Painted around 1609, Peter Paul Rubens’s portrait of Mulay Ahmad depicts an African man from the waist up, standing before a city and a massive aqueduct. The figure dons a white turban with a portion of cloth drooping around his neck—a flap that came in handy as a face shield in the North African desert. A thick layer of luxurious green silk wraps around his body. The green garment indicated the religion of Islam just as much as Islamic dynasty. Prince Ahmad and his father, King Mulay Hassan, belonged to the long legacy of Berber kings—known as the Hafsid dynasty—who ruled North Africa from the 13th to the 16th century.
Curiously, neither Ahmad nor his father sat for Rubens; by the time the artist painted his portrait, the prince and king had long since passed away and the Hafsid dynasty that ruled North Africa for centuries had fallen. Although the MFA’s painting features Rubens’s characteristic voluptuously rendered flesh, fabrics, and architecture, it’s modeled after a now lost work from around 1535 by the Dutch painter Jan Cornelisz. Vermeyen. Inventories of Rubens’s art collection from the 17th century reveal that he owned the original Ahmad portrait as well as another work by Vermeyen depicting the king, Hassan.
We still don’t know why Rubens wanted to acquire and copy Vermeyen’s paintings, or what the portraits meant to him and his patrons. But even without these exact historical details we can gather that by copying these portraits Rubens was reviving a visual culture from nearly a century earlier: Vermeyen’s works were among the many images made in the middle of the 16th century that glorified and commemorated the expansive social networks tying together imperial ambitions. In 1535 Vermeyen had accompanied the Holy Roman emperor Charles V to Tunis. There the imperial armies fought to free the city from the Ottomans, who had taken it in the previous year. While in Africa Vermeyen was charged with drawing the battle as he witnessed it. He also rendered portraits of the Hafsid rulers, who Charles reinstalled as vassal kings under the Holy Roman Empire.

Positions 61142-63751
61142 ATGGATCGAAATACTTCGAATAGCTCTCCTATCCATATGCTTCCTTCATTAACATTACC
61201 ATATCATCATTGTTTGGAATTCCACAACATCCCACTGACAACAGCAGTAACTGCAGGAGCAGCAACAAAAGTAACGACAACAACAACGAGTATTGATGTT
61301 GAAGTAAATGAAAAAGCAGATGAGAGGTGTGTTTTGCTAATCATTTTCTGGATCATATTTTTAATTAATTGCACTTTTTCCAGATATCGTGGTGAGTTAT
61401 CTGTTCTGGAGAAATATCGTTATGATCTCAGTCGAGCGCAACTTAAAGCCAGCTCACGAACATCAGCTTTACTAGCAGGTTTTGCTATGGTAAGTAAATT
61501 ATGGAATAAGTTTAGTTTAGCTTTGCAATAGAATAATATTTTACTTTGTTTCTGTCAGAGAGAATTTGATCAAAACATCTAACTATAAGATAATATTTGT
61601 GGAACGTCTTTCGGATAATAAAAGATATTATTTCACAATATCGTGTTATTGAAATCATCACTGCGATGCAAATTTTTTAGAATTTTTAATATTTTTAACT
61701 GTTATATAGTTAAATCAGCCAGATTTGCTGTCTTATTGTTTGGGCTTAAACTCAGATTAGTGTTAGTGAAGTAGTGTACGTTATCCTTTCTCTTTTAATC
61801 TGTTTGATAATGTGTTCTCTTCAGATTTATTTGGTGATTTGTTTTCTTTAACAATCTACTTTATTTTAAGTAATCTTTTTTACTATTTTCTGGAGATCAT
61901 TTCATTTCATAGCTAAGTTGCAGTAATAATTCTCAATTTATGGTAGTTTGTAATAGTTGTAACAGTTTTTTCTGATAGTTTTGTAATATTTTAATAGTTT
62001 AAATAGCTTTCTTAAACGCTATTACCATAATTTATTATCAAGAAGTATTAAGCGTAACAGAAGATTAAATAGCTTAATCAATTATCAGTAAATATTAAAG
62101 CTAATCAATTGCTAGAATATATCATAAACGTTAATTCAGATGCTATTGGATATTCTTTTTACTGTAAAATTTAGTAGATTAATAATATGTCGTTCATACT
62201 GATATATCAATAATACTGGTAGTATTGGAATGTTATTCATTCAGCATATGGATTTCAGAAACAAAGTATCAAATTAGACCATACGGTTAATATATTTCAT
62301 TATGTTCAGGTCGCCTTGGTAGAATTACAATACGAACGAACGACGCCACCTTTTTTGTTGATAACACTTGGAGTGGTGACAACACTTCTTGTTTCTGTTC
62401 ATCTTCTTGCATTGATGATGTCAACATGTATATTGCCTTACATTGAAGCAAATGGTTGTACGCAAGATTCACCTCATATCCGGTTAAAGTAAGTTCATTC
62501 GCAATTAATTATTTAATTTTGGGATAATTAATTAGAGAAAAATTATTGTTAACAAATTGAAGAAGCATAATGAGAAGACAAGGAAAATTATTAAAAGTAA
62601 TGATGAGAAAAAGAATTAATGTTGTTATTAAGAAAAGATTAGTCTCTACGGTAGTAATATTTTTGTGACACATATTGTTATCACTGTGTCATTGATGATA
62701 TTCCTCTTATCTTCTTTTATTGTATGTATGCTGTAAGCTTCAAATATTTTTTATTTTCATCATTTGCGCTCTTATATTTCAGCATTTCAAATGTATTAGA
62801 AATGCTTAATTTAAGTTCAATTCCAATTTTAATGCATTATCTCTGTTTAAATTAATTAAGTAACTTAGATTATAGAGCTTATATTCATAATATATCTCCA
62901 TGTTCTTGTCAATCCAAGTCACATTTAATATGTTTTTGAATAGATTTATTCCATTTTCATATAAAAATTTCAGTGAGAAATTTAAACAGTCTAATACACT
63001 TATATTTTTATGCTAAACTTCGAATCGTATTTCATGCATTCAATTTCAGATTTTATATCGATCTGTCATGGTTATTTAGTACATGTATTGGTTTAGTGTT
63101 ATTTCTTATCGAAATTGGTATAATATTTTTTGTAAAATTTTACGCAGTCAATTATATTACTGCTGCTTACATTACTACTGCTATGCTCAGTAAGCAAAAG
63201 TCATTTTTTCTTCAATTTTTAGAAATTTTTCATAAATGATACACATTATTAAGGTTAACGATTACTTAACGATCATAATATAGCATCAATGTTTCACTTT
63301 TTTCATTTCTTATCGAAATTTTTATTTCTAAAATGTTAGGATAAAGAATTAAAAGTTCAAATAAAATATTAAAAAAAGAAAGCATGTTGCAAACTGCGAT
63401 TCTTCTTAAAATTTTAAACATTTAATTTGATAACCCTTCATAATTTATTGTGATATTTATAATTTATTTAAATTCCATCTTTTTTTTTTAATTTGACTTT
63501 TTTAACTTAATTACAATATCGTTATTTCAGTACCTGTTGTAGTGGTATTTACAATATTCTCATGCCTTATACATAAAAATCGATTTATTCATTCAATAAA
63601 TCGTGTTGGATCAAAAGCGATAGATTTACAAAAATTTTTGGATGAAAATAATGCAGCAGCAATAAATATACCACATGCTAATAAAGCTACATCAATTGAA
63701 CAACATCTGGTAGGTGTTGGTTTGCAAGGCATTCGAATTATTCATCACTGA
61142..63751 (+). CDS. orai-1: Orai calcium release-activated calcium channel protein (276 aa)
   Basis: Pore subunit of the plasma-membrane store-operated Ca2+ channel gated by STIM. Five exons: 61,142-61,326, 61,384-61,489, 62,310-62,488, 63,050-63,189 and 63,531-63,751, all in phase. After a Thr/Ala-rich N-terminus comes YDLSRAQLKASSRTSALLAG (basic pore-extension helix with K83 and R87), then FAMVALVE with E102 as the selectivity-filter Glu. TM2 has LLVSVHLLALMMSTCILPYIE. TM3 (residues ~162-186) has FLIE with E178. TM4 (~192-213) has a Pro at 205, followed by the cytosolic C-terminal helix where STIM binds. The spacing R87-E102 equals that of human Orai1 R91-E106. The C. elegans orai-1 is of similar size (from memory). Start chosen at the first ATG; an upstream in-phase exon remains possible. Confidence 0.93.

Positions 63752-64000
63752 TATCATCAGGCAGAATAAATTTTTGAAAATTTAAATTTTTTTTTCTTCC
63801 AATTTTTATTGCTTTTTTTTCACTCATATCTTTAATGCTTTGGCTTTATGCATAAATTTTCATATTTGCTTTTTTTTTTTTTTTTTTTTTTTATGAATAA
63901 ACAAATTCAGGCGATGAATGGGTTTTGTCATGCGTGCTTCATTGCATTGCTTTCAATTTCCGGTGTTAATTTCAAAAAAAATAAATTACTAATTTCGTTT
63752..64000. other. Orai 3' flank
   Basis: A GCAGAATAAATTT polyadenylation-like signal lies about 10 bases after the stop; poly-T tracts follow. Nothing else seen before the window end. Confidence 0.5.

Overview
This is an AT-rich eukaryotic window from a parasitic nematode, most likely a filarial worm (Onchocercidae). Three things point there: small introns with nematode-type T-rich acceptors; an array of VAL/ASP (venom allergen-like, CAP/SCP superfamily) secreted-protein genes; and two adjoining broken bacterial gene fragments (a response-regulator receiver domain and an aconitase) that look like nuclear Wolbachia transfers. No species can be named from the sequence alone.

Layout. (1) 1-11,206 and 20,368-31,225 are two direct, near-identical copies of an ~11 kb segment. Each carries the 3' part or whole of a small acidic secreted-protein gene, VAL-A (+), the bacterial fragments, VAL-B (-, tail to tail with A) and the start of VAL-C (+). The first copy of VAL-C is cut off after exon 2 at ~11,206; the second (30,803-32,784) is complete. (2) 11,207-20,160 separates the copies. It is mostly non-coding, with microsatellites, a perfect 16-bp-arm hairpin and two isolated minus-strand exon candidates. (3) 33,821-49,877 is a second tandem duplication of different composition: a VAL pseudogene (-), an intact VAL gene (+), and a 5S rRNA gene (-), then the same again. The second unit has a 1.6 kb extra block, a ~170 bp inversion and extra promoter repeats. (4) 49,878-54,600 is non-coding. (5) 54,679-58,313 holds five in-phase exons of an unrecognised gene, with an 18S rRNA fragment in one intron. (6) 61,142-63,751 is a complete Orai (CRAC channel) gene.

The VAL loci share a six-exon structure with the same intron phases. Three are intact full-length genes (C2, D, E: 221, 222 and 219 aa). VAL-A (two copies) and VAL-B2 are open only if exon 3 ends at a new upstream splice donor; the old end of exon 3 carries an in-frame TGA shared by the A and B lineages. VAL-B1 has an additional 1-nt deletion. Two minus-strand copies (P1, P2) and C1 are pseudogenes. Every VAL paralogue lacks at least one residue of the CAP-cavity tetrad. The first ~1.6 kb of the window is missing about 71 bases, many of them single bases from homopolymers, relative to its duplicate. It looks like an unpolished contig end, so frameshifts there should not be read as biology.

Rubens’s painting is difficult to interpret in part because we don’t have enough evidence to clearly know which Ahmad the artist was depicting. Today we must assess what the lost Vermeyen painting of Ahmad that Rubens owned looked like based on a surviving print. As early as 1536 and as late as 1550, Vermeyen made an etching to disseminate the portrait of the Hafsid prince, whom he clearly identified as Mulay Ahmad with the Latin inscription: Mulei Ahmet Princeps Africanus Filius Regis Tunsi, which reads “Mulay Ahmad, African Prince, Son of the King of Tunis.” However, historical and fictitious stories of the Hafsid dynasty abounded by the time Rubens made his painting, affording more than one idea of who Ahmet was. It could have been the eldest prince, his brother, or his son—all of whom were Ahmet in Latin. Perhaps, avoiding any single identifier, Rubens intended to evoke more than one Hafsid prince when he painted his version.
Regardless of which Ahmad Rubens was painting, the aqueduct in the background places the subject within a wider social network. It’s a convincing replica of the one in North Africa connecting a natural spring in the Zaghouan Mountain with Carthage, the ancient Phoenician city from which Tunis sprang. After ancient Roman rulers conquered North Africa and rendered the region a province of their empire, they built infrastructure—physical networks that afford and maintain a mobile flow of things. The city of Rome was the center of the Roman Empire, but it was far from the distant provinces. Imperial Roman infrastructure—which included roads, aqueducts, ports, and shipping routes—always connected back to the center of the Empire. The ancient realm was important to the Holy Roman Empire and Charles V, who sought to revive the rhetoric of ancient empire and pull it into the early modern world.
If, as the adage goes, “all roads lead to Rome,” then what do we make of the aqueducts in the background of Rubens’s painting? Rubens’s aqueduct and those he copied punctuate the idea of an imperial social network. Like Vermeyen before him, Rubens forged a visual culture of a connected empire when he composed his portrait. When I look at this painting, I see Rubens conveying that its subject may be an African prince, but more than that, he’s also a prince within a vast and connected domain.